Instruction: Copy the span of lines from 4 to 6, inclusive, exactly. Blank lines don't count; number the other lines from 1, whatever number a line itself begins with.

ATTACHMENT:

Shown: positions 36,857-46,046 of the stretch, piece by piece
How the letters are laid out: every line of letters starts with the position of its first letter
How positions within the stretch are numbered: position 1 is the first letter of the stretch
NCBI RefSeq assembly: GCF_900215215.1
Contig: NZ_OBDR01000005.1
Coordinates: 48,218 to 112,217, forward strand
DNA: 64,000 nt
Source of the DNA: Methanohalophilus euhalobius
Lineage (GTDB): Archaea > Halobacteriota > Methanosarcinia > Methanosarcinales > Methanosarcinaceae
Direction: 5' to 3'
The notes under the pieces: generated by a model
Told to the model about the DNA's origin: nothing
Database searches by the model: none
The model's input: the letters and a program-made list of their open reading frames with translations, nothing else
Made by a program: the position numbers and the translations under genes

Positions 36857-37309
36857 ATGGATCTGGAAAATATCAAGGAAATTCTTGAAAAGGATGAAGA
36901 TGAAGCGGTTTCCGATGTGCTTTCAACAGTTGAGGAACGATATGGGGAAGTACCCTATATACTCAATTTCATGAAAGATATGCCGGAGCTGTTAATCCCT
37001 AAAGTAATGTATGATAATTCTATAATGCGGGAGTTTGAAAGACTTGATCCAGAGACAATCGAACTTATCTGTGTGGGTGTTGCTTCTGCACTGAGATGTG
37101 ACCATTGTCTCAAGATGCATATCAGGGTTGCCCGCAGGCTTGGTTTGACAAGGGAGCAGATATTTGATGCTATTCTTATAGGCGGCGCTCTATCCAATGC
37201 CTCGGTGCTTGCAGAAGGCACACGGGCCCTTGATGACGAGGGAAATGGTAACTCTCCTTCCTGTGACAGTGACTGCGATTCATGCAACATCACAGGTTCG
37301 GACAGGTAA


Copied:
NCBI RefSeq assembly: GCF_900215215.1
Contig: NZ_OBDR01000005.1
Coordinates: 48,218 to 112,217, forward strand